Captain Phillips

captain-phillips-international-posterWhen four Somali pirates board an American distribution vessel at sea, Captain Rich Phillips (Tom Hanks) must outsmart the armed gunmen in order to keep his crew safe from harm.  While the pirates look to steer the ship back to Somalia for a hefty payday, Phillips attempts to keep the villains squarely under his thumb while his men hidden below deck conjure up a plan to eliminate the threat.

Paul Greengrass generates great suspense as he has done with his previous efforts in the Bourne series and United 93.  He slowly turns the screws and allows Hanks and his generous gifts as an actor to pull the audience into a terrifying hostage situation.  It all feels authentic and true to the moment. It’s a desperate situation for a group of union laborers treading dangerous waters and we identify with the struggle and Hanks’ character caught in the middle.

Hanks hasn’t had a movie this good in a while, and in fact, the movie pulls him out of his usual comfort range, and plants him firmly into an intense thriller environment.  His character displays strong leadership, intuition, and fear.  But Greengrass also allows the Somalis some human dimension as well and in many ways he illuminates their do-or-die attempt to claim the ship, because if they don’t, their ‘elders’ will likely kill them.

Based on a true story, the movie dismisses the usual impulses to turn into an outlandish action picture.  I’m sure there’s the occasional spottiness for theatrics, but I consistently felt a pulsing reality to the film’s events.  Captain Phillips is a very thrilling drama and comes highly recommended.

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Toy Story 3

Leave it to Pixar Studios to deliver one of the year’s best films in June.  “Toy Story 3” enters the summer arena and livens up screens, delivering as a sequel that can entertain audiences of all ages.

The Toy Story canon kickstarted Pixar and full-on CGI animation back in 1995.  Fifteen years later, the franchise still has juice, as kids that loved the original are now potentially parents taking their little ones to the multiplex.  They should be pleased.  “3” doesn’t just capitalize on a popular title as the last two Shrek sequels have done, but it follows a palpable storyline and takes the series in a logical direction to a fitting conclusion.

Young little Andy isn’t so young and little anymore.  He’s a high-school graduate off to start a new chapter in college.  In the process of cleaning out his bedroom, he is forced to decide what to do with his childhood toys.  His mother says to bag them up for storage in the attic or toss them in the trash.  Most of the gang (including Buzz, Rex, Mr. and Mrs. Potatohead, Ham, etc.) get bagged up for the attic, while Andy decides to keep his favorite toy, Woody.  Due to a misunderstanding, Andy’s mother assumes the bagged up toys are headed for the trash.  Woody makes a last ditch effort to save them, and the toys escape the garbage truck and land themselves in a box of used toys headed for Sunnyside Daycare.  Upon arrival, the toys believe they have found the perfect paradise to find affection and purpose from children all day long, while Woody has his doubts and begs his friends to head back to Andy’s.  The gang makes the decision to stay, and Woody is left on his own.  Soon enough, the toys realize they are meager pawns for destructive toddlers to torment.  Looking to escape, the the group faces opposition from a soul-scarred purple bear named Lotso who has taken control of Sunnyside and will not allow the new toys to leave.  Woody gets word of how destructive and enslaving his friends’ situation has become, and plans a rescue mission to save them.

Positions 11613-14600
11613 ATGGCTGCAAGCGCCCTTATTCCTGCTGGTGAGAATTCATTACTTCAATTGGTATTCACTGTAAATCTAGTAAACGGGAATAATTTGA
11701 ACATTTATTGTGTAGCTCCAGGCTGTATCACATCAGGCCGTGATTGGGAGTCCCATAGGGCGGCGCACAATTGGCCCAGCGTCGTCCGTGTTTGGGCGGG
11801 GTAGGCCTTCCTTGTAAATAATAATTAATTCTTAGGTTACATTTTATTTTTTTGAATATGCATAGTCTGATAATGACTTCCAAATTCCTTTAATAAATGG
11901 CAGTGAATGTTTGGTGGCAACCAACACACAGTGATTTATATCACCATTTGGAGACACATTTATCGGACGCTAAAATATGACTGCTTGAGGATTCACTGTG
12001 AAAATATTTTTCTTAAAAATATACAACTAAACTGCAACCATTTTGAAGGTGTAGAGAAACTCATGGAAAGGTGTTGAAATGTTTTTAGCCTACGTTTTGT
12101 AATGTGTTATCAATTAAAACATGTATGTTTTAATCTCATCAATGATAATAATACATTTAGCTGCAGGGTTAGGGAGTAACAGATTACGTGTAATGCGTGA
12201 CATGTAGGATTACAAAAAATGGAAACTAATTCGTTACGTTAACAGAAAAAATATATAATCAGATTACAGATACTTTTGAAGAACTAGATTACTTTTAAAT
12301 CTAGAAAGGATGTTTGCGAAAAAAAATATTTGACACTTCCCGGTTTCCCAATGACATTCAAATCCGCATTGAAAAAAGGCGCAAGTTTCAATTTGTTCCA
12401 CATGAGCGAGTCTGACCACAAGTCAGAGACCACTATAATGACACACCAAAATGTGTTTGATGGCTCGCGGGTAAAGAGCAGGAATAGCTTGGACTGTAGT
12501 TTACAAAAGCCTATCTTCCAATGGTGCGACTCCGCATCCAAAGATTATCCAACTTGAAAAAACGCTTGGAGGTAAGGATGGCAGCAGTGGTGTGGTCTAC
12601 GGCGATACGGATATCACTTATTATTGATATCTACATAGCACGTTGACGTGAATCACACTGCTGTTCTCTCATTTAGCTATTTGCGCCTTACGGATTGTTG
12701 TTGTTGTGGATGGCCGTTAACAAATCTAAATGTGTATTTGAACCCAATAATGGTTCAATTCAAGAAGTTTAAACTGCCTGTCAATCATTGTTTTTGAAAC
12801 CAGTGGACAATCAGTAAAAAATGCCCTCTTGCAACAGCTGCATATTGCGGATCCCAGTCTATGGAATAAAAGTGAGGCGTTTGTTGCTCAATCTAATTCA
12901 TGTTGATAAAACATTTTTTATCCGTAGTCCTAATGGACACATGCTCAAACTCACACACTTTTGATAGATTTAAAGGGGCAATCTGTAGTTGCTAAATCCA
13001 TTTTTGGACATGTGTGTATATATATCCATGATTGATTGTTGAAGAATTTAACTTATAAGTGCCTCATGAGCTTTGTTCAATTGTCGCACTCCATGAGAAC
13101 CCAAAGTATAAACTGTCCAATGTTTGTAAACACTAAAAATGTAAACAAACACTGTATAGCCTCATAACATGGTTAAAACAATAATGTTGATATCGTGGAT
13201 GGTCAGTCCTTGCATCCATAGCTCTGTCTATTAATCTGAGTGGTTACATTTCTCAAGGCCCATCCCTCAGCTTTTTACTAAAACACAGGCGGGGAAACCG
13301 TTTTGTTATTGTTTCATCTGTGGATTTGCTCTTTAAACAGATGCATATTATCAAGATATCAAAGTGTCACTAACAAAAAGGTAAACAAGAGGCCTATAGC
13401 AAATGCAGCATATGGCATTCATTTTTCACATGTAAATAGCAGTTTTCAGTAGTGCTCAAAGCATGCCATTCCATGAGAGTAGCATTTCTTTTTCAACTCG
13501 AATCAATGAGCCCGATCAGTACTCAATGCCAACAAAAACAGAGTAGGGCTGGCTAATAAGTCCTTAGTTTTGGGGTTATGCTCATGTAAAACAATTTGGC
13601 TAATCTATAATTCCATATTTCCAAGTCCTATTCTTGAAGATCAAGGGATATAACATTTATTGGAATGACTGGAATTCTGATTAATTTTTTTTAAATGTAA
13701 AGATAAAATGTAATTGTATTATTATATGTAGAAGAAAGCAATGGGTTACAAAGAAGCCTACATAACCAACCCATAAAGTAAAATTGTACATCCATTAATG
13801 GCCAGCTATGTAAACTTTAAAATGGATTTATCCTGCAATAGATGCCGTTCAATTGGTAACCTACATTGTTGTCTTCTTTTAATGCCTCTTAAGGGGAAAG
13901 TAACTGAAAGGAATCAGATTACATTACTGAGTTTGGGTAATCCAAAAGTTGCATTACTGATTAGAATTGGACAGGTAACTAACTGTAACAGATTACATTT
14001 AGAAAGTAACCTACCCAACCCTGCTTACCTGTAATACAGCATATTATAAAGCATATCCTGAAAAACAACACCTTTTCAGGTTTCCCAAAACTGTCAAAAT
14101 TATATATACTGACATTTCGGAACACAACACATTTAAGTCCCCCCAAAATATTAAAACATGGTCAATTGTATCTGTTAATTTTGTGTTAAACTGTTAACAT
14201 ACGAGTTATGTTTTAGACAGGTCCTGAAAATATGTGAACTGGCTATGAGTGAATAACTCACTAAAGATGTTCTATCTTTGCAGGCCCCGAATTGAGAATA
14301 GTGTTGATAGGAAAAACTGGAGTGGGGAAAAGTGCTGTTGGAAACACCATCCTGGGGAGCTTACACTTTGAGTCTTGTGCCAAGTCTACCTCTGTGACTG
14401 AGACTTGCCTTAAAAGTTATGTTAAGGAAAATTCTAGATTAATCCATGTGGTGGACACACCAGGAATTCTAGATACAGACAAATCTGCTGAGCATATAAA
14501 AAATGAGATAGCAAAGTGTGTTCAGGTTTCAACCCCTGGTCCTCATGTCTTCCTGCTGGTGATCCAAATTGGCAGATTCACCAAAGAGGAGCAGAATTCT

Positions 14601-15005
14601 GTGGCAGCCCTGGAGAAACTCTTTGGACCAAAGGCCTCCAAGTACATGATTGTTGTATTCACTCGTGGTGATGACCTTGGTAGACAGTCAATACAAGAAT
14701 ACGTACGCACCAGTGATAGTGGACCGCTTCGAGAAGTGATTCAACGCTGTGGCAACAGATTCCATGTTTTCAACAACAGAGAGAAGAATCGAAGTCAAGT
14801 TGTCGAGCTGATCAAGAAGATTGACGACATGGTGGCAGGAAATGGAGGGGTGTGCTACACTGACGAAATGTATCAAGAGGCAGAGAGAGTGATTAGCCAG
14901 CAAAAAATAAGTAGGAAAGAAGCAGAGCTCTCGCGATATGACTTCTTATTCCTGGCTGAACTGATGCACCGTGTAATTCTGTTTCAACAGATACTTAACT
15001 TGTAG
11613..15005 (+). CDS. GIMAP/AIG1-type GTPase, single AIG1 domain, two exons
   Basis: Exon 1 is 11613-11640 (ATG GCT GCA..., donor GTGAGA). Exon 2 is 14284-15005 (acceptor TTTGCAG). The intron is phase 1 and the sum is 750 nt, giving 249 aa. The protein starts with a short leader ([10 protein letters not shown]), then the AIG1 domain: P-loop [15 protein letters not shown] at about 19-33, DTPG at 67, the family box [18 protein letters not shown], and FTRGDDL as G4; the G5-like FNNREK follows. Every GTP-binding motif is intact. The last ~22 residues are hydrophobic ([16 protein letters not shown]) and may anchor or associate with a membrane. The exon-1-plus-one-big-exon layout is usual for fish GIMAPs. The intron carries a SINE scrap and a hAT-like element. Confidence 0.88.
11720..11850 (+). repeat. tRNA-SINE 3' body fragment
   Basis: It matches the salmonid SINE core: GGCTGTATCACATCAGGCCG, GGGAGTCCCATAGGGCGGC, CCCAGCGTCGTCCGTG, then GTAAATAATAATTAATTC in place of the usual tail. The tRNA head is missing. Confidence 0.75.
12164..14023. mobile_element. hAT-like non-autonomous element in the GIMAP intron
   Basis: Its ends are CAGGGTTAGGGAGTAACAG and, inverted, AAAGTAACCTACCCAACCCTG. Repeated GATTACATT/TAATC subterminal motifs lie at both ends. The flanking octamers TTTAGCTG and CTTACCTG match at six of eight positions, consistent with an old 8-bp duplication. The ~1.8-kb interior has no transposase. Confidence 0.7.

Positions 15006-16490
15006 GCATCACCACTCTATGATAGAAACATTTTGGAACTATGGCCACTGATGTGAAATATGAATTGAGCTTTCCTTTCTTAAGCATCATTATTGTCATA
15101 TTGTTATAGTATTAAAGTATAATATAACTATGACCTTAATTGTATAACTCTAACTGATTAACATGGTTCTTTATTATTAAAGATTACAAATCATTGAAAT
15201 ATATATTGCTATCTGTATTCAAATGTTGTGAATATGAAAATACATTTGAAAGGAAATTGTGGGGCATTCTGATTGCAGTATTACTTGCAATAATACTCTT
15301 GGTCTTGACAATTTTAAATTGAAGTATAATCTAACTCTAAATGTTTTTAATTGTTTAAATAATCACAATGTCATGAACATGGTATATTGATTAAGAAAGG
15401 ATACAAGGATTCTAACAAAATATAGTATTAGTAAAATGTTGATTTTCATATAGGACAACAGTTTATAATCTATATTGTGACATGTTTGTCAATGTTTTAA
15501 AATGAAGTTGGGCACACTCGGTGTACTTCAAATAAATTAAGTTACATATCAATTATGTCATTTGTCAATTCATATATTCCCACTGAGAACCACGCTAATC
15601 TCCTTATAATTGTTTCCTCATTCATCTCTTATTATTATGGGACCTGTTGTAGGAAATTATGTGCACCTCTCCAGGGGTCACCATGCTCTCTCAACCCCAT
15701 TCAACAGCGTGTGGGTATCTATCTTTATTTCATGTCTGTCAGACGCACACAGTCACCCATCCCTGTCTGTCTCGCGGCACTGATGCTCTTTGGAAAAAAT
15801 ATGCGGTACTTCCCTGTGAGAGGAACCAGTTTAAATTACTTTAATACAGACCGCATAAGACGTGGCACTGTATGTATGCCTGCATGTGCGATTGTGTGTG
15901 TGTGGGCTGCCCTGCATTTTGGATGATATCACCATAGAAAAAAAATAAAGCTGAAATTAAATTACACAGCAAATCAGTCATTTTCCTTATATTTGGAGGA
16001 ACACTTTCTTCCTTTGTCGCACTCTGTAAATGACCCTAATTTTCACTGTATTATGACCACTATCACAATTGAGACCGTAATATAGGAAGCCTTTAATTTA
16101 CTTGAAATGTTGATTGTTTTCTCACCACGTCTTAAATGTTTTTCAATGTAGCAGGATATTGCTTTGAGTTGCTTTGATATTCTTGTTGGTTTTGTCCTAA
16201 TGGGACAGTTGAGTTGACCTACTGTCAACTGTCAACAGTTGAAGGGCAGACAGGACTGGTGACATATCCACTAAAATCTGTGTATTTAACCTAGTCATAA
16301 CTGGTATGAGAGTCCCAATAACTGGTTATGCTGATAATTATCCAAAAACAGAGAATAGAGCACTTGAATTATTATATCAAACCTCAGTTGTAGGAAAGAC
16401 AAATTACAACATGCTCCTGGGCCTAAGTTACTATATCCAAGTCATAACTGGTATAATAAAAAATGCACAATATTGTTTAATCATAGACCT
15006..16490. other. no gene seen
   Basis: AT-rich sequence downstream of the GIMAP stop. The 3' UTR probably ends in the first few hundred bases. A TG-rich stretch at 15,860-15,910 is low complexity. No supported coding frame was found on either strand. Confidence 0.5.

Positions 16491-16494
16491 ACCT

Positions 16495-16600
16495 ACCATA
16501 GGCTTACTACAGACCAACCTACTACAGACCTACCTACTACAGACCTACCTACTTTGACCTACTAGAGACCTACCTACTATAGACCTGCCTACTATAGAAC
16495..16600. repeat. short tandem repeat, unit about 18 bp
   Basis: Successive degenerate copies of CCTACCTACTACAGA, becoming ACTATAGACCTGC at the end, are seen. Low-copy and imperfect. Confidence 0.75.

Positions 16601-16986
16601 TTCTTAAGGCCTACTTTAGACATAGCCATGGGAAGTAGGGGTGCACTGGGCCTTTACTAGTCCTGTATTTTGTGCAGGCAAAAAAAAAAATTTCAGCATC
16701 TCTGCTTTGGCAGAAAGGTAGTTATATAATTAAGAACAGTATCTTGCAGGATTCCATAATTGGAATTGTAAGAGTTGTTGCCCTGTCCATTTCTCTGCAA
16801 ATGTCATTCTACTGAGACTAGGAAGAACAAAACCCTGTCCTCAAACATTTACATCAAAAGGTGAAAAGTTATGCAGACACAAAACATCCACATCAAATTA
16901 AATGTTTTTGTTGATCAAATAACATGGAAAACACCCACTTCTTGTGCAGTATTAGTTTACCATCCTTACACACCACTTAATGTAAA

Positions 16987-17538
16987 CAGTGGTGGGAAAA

Following in the footsteps of the previous “Toy Story” films, the final installment stands just about as classic, but probably for different reasons than one might expect.  The plot actually heads into some very dark and dramatic territory as issues of abandonment, imprisonment, purpose and demise culminate the proceedings.  Where the first two films may have been a little more lighthearted and comedy-driven, “Toy Story 3”, while still having its humor, actually builds out of heartbreak, stirred emotion, and a lot of suspense.  In some ways, I was surprised this secured a G-rating.  Pixar’s creative team of writers have recently excelled at exploring deeper thematic material in brilliant ways.  I think of man’s destruction of Earth in ‘Wall-E’ to the loss of a significant other in ‘Up.’  “Toy Story 3” continues that trend.  The film is smart enough for adults and entertaining enough for kids.  Luckily, the entire cast of voice actors return and bring back these characters we all know and love.  Forget the 3D, it’s not necessary.  See “Toy Story 3” for its brilliant writing, its comedic value, its dramatic nature, and its expert animation.

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